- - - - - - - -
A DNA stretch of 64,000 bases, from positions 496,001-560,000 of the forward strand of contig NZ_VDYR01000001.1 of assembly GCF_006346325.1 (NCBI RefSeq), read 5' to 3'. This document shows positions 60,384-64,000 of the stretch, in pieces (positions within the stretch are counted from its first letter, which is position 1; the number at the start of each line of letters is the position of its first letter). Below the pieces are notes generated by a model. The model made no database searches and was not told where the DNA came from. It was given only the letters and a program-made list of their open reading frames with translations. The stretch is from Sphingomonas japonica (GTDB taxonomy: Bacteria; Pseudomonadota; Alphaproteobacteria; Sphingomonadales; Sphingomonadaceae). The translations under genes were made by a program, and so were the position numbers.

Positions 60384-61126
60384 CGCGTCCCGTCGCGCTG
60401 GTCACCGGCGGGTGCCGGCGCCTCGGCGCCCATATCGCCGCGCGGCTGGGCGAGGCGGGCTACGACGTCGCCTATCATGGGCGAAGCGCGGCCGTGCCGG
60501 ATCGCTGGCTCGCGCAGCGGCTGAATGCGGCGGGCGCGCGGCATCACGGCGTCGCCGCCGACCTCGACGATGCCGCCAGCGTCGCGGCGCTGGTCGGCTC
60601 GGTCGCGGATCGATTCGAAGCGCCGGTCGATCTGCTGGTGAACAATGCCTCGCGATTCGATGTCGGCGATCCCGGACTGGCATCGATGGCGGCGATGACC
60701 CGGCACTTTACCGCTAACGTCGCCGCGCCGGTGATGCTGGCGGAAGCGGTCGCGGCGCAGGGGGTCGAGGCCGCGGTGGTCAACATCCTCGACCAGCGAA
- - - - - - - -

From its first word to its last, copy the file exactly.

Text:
A DNA stretch of 64,000 bases, from positions 496,001-560,000 of the forward strand of contig NZ_VDYR01000001.1 of assembly GCF_006346325.1 (NCBI RefSeq), read 5' to 3'. This document shows positions 60,384-64,000 of the stretch, in pieces (positions within the stretch are counted from its first letter, which is position 1; the number at the start of each line of letters is the position of its first letter). Below the pieces are notes generated by a model. The model made no database searches and was not told where the DNA came from. It was given only the letters and a program-made list of their open reading frames with translations. The stretch is from Sphingomonas japonica (GTDB taxonomy: Bacteria; Pseudomonadota; Alphaproteobacteria; Sphingomonadales; Sphingomonadaceae). The translations under genes were made by a program, and so were the position numbers.

Positions 60384-61126
60384 CGCGTCCCGTCGCGCTG
60401 GTCACCGGCGGGTGCCGGCGCCTCGGCGCCCATATCGCCGCGCGGCTGGGCGAGGCGGGCTACGACGTCGCCTATCATGGGCGAAGCGCGGCCGTGCCGG
60501 ATCGCTGGCTCGCGCAGCGGCTGAATGCGGCGGGCGCGCGGCATCACGGCGTCGCCGCCGACCTCGACGATGCCGCCAGCGTCGCGGCGCTGGTCGGCTC
60601 GGTCGCGGATCGATTCGAAGCGCCGGTCGATCTGCTGGTGAACAATGCCTCGCGATTCGATGTCGGCGATCCCGGACTGGCATCGATGGCGGCGATGACC
60701 CGGCACTTTACCGCTAACGTCGCCGCGCCGGTGATGCTGGCGGAAGCGGTCGCGGCGCAGGGGGTCGAGGCCGCGGTGGTCAACATCCTCGACCAGCGAA